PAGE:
In words, a player’s SRC per game depends on their own OPS, the OPS of their teammates, and some constant term (and a random error term that is left out here and in subsequent equations).

We expect that the coefficients *a* and *b* will be positive. A positive *a* coefficient means that better offensive performance by the player (higher OPS) will increase that player’s SRC per game. A positive *b* coefficient captures the Sequencing Effect because an increase in the player’s teammates’ OPS should also increase the player’s SRC per game because the player is more likely to be a part of offensive sequences that result in scoring.

If there is only a Sequencing effect, then we can obtain a simple estimate *a* and *b* via a linear regression and use the estimated coefficients to predict the change in a player’s overall run production when moving that player from one team to another.

However, if there is a Spillover Effect, then a player’s OPS will depend in part on their teammates’ OPS, and a simple linear regression will yield biased — and hence incorrect — estimates of coefficients *a* and *b*. Coefficient *a*, for example, will actually conflate both the direct of OPS and the indirect effect of the teammates’ OPS through one’s own OPS, thus making the equation fundamentally incorrect. In statistics terminology, having a Spillover Effect implies that both my own OPS and my teammates’ OPS are *endogenous* variables, in which case the linear regression estimation that assumes that they are not endogenous is fundamentally wrong.

This concern about the Spillover Effect is not unwarranted. A Spillover Effect can exist if batting near other good batters means that hitters will get a higher rate of hittable pitches, or if having more good hitters wears down the opposing team’s pitchers thus worsening their ability to get your team’s hitters out. In each case, the obtains a higher OPS because of having teammates who have high OPS.

## The 2SLS Estimation

There is a standard procedure called Two-stage Least Squares (2SLS for short, also called Instrumental-variables (IV) Estimation) for handling endogenous variables. In the first stage of our IV estimation, we estimate an equation that predicts the Teammates OPS using multiple exogenous variables for the player’s OPS and a variable, called the instrument, that is correlated with the players’ Teammates OPS but which would only affect the player’s OPS through its effect on the Teammates’ OPS.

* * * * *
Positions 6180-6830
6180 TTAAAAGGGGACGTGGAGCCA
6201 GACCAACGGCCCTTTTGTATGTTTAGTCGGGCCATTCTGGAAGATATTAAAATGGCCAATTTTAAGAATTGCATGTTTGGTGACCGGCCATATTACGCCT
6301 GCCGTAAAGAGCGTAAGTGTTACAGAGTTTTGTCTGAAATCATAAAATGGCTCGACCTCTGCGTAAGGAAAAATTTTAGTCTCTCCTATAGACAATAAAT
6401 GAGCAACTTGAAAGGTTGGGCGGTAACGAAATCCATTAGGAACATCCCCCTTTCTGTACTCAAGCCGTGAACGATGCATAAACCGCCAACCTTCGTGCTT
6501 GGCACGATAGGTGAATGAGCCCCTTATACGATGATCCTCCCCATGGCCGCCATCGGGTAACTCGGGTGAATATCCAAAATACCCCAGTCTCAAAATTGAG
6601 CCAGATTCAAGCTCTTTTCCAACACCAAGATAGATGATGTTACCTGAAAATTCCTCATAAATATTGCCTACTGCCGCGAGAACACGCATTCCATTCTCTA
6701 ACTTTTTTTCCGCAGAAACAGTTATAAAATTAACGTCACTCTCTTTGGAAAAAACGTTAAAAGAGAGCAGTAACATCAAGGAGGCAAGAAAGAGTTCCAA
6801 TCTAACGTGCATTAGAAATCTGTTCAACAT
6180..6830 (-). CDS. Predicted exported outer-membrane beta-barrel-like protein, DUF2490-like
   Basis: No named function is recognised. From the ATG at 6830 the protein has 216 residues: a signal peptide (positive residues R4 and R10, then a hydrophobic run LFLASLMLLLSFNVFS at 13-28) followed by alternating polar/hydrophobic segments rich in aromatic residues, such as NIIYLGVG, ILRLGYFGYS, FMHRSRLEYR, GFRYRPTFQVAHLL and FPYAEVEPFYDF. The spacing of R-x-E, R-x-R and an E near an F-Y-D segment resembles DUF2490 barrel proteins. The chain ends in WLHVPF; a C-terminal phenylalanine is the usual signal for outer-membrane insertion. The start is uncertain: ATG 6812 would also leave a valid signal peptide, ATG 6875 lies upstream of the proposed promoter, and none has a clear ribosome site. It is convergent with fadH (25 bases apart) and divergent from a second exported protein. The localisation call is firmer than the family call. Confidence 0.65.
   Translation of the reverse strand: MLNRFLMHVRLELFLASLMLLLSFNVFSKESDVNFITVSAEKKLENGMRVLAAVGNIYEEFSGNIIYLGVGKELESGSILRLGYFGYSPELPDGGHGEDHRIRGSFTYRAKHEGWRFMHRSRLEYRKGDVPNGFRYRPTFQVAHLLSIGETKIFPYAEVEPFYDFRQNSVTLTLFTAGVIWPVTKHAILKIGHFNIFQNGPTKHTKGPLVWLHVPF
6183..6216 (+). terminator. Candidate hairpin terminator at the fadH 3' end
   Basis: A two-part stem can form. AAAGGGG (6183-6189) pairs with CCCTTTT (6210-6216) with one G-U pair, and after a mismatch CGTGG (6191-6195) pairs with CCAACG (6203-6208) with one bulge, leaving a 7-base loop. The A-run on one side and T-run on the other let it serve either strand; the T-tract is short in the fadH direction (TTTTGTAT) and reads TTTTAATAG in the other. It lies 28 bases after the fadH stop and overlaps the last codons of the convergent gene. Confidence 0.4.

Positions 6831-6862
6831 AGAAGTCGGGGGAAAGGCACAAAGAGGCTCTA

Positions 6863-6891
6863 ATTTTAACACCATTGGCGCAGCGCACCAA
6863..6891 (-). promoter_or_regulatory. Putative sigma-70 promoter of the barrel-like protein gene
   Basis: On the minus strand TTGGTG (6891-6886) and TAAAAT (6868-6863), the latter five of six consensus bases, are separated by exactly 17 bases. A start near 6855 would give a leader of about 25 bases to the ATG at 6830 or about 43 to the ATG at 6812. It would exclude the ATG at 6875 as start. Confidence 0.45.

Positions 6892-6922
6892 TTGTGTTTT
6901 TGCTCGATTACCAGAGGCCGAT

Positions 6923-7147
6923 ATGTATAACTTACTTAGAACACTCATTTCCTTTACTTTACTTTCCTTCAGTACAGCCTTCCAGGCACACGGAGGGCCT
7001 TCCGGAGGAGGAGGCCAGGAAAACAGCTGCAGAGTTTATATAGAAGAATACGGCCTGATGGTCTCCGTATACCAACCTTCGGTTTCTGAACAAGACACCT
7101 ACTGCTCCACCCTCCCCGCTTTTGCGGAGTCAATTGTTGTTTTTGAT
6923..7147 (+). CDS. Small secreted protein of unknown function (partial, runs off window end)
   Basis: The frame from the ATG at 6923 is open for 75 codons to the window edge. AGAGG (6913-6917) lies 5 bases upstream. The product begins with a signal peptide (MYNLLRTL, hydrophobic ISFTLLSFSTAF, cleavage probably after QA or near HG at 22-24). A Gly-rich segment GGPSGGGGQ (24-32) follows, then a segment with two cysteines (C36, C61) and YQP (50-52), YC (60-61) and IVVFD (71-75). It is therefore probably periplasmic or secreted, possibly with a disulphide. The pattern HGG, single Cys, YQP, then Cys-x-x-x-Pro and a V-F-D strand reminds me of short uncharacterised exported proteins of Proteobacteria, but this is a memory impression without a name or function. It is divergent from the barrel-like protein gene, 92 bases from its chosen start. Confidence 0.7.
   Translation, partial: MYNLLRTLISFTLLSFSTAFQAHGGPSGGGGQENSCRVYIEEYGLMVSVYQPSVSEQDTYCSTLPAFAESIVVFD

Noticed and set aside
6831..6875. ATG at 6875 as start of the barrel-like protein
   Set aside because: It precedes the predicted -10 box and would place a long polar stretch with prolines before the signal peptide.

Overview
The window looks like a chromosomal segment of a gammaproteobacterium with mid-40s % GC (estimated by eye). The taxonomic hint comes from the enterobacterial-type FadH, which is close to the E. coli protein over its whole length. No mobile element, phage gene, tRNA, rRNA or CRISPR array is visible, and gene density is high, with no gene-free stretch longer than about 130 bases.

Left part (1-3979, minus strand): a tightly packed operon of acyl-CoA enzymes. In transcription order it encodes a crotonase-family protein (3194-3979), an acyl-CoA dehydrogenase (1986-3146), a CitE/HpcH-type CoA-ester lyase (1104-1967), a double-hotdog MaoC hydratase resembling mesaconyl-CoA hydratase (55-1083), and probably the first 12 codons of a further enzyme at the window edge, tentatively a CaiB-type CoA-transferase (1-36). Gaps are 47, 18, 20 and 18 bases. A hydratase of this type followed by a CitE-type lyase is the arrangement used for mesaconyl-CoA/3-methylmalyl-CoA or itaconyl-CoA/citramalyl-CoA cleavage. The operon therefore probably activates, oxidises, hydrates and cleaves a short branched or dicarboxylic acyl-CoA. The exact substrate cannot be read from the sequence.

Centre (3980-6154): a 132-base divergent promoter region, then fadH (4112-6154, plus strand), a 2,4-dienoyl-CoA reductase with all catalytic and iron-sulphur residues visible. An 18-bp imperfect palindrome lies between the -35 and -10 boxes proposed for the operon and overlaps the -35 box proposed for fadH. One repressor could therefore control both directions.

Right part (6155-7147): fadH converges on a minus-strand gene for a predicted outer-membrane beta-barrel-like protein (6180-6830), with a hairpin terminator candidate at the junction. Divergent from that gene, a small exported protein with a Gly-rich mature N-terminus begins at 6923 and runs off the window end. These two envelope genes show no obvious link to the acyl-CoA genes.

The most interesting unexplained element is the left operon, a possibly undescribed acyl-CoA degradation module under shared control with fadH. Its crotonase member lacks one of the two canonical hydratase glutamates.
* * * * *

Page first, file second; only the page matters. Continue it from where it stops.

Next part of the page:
I will here use the teammates’ hard hit rate as the instrument. The argument is that hitting the ball hard is a skill that is not affected directly by one’s teammate. However, having teammates who hit the ball hard causes those teammates to have high OPS and then, if there is a Spillover Effect, increases the player’s OPS. The Spillover Effect, if it exists, must thus operate through the batting outcomes of the teammates.

The first-stage equation to estimate is

*TeammatesOPS = c*Speed + d*Contact% + e*HardHit% + f*LineDrive%*

*+ g*TeammatesHardHit% + constant*.

The Speed, Contact%, HardHit%, and LineDrive% variables measures aspects of a player’s batting underlying batting talent, and these are all available from fangraphs.com. TeammatesHardHit% is the hard hit rate of that player’s teammates. Coefficient *g* is the coefficient of interest, and we want this coefficient to be statistically different from 0 to confirm our assumption that teammates’ hard hit rate is a valid instrument. Coefficients *c* through *f* are not of interest.